It has been a long winter. A very long winter. Even for Michigan, where winter seems to last almost six months, from November through April, at least as far as puttering in the garden is concerned. But we Michigan gardeners are hardy stock. We know patience. We like snow for insulating our babies. We accept our shorter bloom times with quiet resignation, and try to curb our envy when seeing pretty spring bulbs and blooms in the blogs of our dear friends in warmer climes (you know who you are!).
But by March, even we get giddy. We try to check our enthusiasm, of course, because we still have a while to go. Forsythia and daffodils won't be blooming until mid April, and we'll certainly get a few more snowfalls, and maybe even a major snowstorm. But as the temperatures slowly rise (it's 45F today!) and the snow melts away, our hope slowly starts to awaken and is looking for any excuse to soar. So we walk all around the garden, hoping to see the glimpse of green, any green, whether the leaf of a bulb or some basal foliage of a perennial.
That's why my little love in a mist leaves are so friendly to me--they are evergreen over winter and look so friendly and green against the otherwise brown, drab backdrop of March.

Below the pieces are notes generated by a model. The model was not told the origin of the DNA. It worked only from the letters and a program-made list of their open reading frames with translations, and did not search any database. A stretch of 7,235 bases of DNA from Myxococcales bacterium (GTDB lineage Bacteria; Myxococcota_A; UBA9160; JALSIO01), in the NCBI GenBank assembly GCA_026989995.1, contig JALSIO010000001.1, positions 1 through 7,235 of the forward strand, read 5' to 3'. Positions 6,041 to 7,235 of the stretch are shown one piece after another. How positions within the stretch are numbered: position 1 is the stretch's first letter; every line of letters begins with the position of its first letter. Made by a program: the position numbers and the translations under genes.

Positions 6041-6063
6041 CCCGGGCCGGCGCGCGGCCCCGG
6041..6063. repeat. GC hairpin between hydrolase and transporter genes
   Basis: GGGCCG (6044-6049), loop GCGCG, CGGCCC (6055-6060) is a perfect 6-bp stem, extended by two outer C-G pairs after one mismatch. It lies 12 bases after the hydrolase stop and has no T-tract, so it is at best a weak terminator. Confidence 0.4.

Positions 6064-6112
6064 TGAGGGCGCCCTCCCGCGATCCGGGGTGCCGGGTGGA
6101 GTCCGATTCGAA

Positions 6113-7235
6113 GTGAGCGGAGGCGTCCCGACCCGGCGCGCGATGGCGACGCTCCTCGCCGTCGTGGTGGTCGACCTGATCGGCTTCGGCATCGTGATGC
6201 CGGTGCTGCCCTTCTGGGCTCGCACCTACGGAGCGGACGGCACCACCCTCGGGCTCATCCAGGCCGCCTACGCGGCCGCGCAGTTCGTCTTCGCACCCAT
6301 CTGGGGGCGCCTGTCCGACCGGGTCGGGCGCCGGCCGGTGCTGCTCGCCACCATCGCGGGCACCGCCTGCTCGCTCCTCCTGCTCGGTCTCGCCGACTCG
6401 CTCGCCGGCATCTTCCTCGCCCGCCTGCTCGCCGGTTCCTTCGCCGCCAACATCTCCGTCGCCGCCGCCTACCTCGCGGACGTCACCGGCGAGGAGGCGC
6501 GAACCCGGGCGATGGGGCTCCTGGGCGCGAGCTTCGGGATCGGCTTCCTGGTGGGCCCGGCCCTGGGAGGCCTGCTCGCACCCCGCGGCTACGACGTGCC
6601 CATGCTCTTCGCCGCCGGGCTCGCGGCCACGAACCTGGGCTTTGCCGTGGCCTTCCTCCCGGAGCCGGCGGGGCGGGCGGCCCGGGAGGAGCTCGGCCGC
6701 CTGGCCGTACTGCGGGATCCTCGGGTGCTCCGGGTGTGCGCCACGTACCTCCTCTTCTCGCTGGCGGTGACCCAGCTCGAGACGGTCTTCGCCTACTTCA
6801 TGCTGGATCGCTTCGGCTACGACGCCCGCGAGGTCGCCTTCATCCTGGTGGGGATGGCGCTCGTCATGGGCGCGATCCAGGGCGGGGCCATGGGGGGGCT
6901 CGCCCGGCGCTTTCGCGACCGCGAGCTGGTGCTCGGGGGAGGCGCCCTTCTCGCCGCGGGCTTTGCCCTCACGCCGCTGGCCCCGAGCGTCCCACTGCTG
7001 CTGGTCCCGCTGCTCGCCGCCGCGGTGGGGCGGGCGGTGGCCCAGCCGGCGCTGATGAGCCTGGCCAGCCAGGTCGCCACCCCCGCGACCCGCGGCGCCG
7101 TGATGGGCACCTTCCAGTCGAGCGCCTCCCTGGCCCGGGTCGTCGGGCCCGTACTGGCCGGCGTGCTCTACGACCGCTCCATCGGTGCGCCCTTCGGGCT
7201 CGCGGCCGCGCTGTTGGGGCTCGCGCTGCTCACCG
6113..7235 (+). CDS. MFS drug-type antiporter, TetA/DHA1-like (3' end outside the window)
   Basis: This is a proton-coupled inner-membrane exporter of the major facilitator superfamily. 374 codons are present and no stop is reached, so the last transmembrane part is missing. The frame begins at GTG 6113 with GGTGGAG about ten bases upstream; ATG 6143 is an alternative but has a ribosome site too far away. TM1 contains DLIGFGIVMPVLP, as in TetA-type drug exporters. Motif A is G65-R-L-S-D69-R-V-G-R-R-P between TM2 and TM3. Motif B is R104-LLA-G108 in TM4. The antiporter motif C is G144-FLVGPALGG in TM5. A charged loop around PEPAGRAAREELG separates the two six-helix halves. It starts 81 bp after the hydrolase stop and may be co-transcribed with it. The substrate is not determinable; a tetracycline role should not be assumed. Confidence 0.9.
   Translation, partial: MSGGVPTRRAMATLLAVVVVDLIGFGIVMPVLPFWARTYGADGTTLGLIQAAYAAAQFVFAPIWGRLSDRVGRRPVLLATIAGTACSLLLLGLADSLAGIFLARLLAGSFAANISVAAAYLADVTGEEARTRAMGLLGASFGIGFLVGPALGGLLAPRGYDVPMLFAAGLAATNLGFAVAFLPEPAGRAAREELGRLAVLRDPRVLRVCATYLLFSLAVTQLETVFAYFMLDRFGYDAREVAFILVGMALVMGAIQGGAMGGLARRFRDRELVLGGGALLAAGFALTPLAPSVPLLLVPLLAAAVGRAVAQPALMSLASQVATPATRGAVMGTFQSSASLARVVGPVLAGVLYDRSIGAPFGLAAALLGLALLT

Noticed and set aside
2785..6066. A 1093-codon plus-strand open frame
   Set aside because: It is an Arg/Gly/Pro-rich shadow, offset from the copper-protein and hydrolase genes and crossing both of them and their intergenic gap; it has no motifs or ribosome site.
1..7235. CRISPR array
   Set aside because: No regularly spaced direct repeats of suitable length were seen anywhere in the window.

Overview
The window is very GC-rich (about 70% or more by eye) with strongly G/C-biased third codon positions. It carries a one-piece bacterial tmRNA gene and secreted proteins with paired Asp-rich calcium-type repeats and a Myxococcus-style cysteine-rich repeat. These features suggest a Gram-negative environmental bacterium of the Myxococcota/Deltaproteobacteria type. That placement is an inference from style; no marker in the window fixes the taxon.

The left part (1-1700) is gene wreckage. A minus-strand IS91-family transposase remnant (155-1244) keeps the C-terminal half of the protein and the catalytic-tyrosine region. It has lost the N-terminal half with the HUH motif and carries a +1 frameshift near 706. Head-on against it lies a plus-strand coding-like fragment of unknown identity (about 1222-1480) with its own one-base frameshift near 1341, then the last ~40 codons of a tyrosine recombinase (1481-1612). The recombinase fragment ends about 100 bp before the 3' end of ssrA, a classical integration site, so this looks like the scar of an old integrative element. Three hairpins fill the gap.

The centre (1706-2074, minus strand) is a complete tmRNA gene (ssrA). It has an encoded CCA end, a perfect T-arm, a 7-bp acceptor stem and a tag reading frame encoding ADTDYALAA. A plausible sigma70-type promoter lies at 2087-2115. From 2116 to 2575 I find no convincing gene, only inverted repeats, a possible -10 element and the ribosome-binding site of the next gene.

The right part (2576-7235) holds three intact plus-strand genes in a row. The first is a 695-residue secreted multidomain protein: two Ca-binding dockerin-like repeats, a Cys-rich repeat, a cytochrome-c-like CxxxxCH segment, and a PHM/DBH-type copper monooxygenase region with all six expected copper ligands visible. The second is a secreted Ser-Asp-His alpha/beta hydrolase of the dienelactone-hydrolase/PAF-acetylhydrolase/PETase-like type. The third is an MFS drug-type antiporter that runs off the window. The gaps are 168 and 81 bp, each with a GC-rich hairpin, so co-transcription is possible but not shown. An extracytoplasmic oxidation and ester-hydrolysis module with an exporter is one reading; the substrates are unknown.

Today I walked all around my garden beds hoping to find some other green, hopefully even some brave bulbs. Disappointed, I headed back to the front door and noticed Fiona sitting up near the house in the area protected by the overhang. And then I thought I glimpsed some green... could it be... yes, yes, it was!... of, yes, one, and then two and then three and then a dozen hyacinth leaves about an inch above the soil. HYACINTHS!!!!! Oh, glory day, spring will come this year, after all! I have them planted near my front door because I love their smell and because the bulbs like it dry over summer, and that's about the driest area in my garden.
Did I mention, I have HYACINTHS?!?!?!?!?!?!?! (In case you're wondering, that's a branch of purpleleaf sand cherry Prunus x cistena, to the left, and Russian sage to the right.)
In other news, my friend Aunita and I went to an antiques mall in Howell yesterday, and I found the following loot:
I just love 1950s/60s retro kitchen gear, and the cherry blossom glass in particular just tickles my fancy. And I've wanted one of these plastic Santas for ages--usually he's on skis, but I like this version, esp. the pinecone tree with mercury bead ornaments. I think he was once holding a bottlebrush tree in his hand, but I can fix that. And the sweet little chicks are salt and pepper shakers, perfect for spring/Easter decorating!!!
Oh, spring, my heart sings for you.
Added March 11:
A comment about day lilies from MrBrownThumb reminded me that, yes, my tiger lilies are up, too. In fact, they're in a very sheltered location and they beat the hyacinths!